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It's worth pointing out that the Shapers have set up the system so they don't have to work very hard for their power and influence. Once upon a time Shapers did: they had to conquer the world. But now? Occasional shows of force and they can carry out their research and collect their taxes in peace. It's not exactly a heritable aristocracy, but it's not a meritocracy either. Forget being a capable leader and administrator or well-intentioned; the only necessary qualification for rule is the ability and official training to shape.

 

The rebels don't have one ideology. Instead, they're an alliance of all the groups that oppose the Shapers. Some want more rights for creations on ideological grounds. For the serviles, it's less ideological and more practical. For the drayks and drakons, it's a matter of life or death: the Shapers want them annihilated. Some are probably just angry that they're frozen out of the power structure and want to replace the Shapers with themselves.

 

There are no claims to peace and love. The rebels fighting, and they make no bones about it. It's a measure of how bad Shaper misrule has become that so many are willing to flock to the rebel cause. The Shapers have done an admirable job of alienating people, particularly once they started cracking down during the war.

 

—Alorael, who doesn't see how communism or capitalism factor into it. Unless you mean communist like the Communist Parties of the Soviet Union and Maoist China, which are more pertinent for being totalitarian than for being communist per se.

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Originally Posted By: MMXPERT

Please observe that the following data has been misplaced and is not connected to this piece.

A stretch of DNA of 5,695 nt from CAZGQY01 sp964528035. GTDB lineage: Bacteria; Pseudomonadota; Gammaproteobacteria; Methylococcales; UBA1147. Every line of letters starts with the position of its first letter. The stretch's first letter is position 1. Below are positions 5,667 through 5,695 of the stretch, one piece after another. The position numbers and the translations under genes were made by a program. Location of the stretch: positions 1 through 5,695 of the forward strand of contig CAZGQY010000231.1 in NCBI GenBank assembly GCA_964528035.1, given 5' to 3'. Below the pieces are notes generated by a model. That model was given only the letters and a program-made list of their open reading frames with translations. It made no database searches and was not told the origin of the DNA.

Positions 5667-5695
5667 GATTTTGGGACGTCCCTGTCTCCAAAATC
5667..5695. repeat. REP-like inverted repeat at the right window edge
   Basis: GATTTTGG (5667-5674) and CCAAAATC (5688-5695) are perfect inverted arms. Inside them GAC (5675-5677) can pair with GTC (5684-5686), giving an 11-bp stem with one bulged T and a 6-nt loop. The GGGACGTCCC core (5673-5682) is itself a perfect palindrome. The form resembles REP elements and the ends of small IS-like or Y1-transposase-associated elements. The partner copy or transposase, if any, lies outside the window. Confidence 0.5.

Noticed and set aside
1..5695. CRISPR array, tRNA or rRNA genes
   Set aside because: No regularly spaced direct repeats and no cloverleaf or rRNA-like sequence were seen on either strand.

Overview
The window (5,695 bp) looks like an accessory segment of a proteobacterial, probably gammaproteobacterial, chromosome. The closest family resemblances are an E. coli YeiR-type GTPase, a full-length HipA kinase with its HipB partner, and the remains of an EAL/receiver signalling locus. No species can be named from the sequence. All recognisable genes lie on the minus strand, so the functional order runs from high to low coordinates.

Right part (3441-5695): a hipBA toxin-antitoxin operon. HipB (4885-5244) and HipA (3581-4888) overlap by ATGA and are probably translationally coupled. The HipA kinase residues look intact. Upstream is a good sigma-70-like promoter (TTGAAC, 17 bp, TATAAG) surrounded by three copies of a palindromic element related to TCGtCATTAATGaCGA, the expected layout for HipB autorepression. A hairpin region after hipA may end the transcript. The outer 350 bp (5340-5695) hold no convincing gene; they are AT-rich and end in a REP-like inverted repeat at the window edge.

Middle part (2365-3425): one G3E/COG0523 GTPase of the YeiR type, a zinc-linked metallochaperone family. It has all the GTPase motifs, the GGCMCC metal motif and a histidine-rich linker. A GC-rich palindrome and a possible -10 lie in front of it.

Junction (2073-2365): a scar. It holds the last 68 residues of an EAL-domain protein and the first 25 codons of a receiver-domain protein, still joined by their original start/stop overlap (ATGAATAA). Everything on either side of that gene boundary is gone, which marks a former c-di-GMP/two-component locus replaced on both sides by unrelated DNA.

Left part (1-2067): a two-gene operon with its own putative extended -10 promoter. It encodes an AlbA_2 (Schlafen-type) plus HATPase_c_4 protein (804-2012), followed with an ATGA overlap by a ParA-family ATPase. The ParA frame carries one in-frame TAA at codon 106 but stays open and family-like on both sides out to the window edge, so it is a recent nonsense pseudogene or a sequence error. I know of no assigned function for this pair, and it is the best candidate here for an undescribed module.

That's what he was saying in the first place. -_-


What he said was this.

Originally Posted By: Andras1444
The rebels are the ones who really remind me of communism. They hate the ones who have to work very hard to get their influence (the Shapers) and instead of trying to become better, richer, all they do is try to become equal by killing everyone who is better than them.


And that's not how communism works.

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Looking back on my original comment, I can see that the remark I made about communism was an afterthought; I don't know why I included it, since it's obviously not really relevant to the game in any way.

 

I don't know how one is selected to become a Shaper. That said, it seems to me to be some sort of corporatist state that brings in new technocrats (through meritocracy?) in a way similar to the Jinshi of imperial China. This combination of scholasticism and bureaucracy creates effective rulers, it seems, but ones with a blatant disregard to the opinion of the masses, an attitude ingrained by the ivory tower mentality of Shaper culture. If you can make it through the system, you probably feel superior to the average farmer who can't afford getting into the system in the first place, studying to pass the entrance exam, winning the national lottery, getting selected, or whatever process it is. Shaper society doesn't have citizens, it has subjects.

 

The Trakovites are the Luddites of Terrestria.